Description Usage Arguments Details Value References See Also Examples

View source: R/main.R View source: R/RcppExports.R

Simulate quantiles of the multiscale statistics under the null hypothesis.

1 | ```
msQuantile(n, alpha = c(0.1), nsim = 5000, verbose = TRUE, is.sim = (n < 1e4), ...)
``` |

`n` |
number of observations |

`alpha` |
significance level; the (1- |

`nsim` |
numer of Monte Carlo simulations |

`is.sim` |
logical. If |

`verbose` |
logical. If |

`...` |
further arguments passed to function |

Empirically, it turns out that the (1-`alpha`

)-quantile of the multiscale statistic converges fast to that of the limit distribution as the number of samples `n`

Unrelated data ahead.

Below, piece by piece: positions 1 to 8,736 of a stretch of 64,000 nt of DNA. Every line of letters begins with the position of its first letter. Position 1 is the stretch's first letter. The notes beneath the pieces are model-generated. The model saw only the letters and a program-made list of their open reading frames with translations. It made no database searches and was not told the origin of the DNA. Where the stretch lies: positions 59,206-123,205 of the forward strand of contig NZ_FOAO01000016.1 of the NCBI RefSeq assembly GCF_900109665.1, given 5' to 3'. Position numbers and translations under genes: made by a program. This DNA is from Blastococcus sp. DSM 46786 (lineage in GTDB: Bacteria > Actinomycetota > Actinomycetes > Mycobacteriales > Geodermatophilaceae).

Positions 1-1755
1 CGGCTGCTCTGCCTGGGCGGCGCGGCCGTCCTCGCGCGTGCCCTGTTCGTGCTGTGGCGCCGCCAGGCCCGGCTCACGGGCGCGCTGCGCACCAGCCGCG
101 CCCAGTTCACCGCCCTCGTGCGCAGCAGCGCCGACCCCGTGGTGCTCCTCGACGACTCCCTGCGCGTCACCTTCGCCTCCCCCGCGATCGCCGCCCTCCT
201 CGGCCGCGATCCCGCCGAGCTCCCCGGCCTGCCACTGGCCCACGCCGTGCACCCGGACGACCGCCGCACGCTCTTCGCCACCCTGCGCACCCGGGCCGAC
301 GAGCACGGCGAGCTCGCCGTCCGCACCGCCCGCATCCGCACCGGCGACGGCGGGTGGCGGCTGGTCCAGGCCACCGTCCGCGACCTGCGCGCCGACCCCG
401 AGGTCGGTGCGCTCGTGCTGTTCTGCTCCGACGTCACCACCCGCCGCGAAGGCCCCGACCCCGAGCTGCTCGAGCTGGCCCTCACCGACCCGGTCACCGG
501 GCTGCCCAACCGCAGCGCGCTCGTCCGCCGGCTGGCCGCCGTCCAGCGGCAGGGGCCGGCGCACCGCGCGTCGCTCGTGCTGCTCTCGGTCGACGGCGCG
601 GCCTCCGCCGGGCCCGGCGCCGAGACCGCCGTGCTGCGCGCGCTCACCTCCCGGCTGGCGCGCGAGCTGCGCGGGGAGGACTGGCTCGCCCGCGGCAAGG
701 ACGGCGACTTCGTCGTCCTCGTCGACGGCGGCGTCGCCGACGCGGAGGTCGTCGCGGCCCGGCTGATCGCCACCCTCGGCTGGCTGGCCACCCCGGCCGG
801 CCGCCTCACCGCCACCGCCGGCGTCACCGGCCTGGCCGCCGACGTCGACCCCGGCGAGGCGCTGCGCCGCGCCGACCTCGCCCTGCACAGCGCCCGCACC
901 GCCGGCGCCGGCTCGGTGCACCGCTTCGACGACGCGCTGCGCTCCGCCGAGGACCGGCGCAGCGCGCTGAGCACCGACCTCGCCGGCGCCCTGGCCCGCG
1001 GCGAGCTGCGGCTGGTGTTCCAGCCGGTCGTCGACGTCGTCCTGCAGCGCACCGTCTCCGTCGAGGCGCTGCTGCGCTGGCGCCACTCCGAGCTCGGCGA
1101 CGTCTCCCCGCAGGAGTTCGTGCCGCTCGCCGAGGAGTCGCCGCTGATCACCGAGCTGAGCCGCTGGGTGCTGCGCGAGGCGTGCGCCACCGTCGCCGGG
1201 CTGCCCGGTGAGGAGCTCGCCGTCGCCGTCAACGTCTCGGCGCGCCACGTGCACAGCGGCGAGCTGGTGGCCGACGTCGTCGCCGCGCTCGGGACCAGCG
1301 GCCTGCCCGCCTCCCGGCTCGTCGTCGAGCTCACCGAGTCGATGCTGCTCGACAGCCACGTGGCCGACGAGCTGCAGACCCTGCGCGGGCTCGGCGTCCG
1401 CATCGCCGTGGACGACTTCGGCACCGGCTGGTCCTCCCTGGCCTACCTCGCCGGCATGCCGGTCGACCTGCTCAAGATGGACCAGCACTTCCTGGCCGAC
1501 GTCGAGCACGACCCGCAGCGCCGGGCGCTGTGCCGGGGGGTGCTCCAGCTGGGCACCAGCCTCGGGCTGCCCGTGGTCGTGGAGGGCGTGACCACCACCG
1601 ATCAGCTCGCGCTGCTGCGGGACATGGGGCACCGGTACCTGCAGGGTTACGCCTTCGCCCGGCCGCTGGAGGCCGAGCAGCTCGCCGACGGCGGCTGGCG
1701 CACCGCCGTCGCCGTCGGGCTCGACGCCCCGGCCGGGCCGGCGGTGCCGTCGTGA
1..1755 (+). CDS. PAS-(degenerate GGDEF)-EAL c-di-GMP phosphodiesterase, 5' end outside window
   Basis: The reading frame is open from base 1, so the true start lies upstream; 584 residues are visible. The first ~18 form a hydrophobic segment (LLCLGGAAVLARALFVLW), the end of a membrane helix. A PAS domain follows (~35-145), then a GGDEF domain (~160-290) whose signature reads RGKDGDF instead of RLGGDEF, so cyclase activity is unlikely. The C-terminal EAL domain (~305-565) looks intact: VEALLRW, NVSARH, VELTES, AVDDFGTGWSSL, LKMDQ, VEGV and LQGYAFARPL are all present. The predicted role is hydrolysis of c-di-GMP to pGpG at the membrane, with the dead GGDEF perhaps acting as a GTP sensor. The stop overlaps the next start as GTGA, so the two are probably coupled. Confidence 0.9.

increases. Thus, for the sake of computational efficiency, the quantile with `n`

= 10,000 are used by default for that with `n`

> 10,000, which has already been precomputed and stored. Of course, for arbitrary sample size `n`

, one can always simulate the quantile by setting `is.sim = TRUE`

, and use the precomputed value by setting `is.sim = FALSE`

. For a given sample size `n`

, simulations are once computed, and then automatically recorded in main memory for later usage.

A vector of length `length(alpha)`

is returned, the same structure as returned by funtion `quantile`

. See Li et al. (2016) for further details.

Li, H., Munk, A., Sieling, H., and Walther, G. (2016). The essential histogram. arXiv:1612.07216.

1 2 3 4 5 6 7 | ```
n = 100 # number of observations
nsim = 100 # number of simulations
alpha = c(0.1, 0.9) # significance level
q = msQuantile(n, alpha, nsim)
print(q)
``` |

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